There is no magical size/weight advantage

Started 6 months ago | Discussions thread
olyflyer
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Re: There is no magical size/weight advantage
In reply to Paul Pasco, 6 months ago

Paul Pasco wrote:

olyflyer wrote:

Paul Pasco wrote:

Physics is physics but a smaller image circle can make a significant difference in the overall design and size of a lens, particularly on the wide end of the spectrum. Compare these two for example: Samyang 10/2.8 APS-C: 86mm diameter, 77mm long and 580 g. Nikon 10/2.8 CX: 55.5mm diameter, 22mm long and 77g. Of course these have totally different equivalentfocal lengths but their actual focal lengths are the same. So I guess in this case at least there is a huge size and weight advantage, if not a magical one.

Yes Paul, but when you enter special area then physics actually change. A fish eye lens can not be compared with a normal lens, just like a macro can not be compared with a non-macro.

Never the less, you are right that there are significant differences up to normal or short macro, but longer the focal length the less the difference is. Remember that most of the differences are in the flange back distance (no need for the FT-1) and the smaller rear elements. The difference for the front element is zero, the total tube diameter can be a bit less for an N1 lens due to a bit smaller parts after the front elements.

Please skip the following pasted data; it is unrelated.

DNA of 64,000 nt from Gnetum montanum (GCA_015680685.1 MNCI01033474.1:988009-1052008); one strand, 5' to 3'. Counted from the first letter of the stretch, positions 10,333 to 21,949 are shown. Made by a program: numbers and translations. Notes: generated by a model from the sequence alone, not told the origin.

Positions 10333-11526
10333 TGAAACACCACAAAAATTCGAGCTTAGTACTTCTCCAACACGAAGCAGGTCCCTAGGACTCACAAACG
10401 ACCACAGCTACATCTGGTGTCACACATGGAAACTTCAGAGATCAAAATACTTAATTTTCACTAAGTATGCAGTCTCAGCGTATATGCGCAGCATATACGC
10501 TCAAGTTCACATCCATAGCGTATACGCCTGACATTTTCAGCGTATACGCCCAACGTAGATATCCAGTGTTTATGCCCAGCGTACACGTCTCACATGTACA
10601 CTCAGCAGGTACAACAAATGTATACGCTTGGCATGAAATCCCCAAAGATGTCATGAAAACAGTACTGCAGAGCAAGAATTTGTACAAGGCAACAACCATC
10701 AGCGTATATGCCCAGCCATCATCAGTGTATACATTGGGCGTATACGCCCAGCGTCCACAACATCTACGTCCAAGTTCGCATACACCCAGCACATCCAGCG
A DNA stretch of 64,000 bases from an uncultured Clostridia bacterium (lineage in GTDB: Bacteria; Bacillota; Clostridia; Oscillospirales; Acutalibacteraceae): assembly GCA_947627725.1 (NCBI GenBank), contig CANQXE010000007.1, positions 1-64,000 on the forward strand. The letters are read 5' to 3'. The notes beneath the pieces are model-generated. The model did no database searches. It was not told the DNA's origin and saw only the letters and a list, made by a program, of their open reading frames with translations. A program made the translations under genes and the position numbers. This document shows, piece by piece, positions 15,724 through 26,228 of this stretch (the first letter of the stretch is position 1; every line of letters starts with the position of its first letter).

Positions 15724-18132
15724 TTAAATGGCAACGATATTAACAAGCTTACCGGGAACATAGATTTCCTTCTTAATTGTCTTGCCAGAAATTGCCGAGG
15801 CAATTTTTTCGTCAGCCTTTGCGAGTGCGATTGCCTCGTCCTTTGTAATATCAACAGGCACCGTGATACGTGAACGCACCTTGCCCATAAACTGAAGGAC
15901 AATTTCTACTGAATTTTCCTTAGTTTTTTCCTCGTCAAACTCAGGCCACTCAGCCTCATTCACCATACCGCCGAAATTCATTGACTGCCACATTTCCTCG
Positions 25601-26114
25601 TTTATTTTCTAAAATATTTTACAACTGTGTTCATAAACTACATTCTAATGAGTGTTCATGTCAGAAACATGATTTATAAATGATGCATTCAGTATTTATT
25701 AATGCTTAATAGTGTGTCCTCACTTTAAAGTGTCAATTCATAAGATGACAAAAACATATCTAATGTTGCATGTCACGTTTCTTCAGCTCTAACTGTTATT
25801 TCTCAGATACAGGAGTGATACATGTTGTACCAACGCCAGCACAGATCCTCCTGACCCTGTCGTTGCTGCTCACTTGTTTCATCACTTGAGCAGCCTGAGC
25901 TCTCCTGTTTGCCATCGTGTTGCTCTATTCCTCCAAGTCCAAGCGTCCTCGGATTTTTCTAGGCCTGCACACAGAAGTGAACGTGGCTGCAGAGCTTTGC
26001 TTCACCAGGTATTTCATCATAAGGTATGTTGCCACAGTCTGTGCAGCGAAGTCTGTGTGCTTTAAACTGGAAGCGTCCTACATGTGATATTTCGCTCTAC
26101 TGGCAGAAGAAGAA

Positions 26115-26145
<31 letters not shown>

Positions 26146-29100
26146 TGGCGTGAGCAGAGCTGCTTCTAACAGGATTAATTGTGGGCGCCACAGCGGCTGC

The Samyang lens in question is rectilinear not fisheye, in case you aren't aware.

OK, I admit, mistakenly I thought it was a fisheye (I had a Samyang fisheye once for my DX), but never the less, it is so wide that it demands special lenses at the front, so the normal rule for measuring the size of front element is no longer valid. Also, the N1 10/2.8 has only 6 elements while the Samyang has 14, probably for obvious reasons, to be able to make it wide enough. There are other lenses as well, for example the 24-120/4, which also has huge front elements, twice the "necessary" diameter in theory, but even here I guess it is because of the wide angle, and in fact, even if you look at the N1 lenses, the size of front element increases as the angle of view increases, for instance the 6.7-13 seems to have a far too large front element also considering the focal length / aperture ratio.

I think that these discussions can only be held in a general level if the extremes and special lenses are excluded. I have said many times that the small sensor, mirror less systems have size advantages if one ignores part of the equivalence (AOV or DOF) but the size advantage is of course more obvious at shorter focal length, since by omitting the FT1 you gain in many cases a huge size reduction, especially if you ignore the equivalence in all direction, both AOV and DOF.

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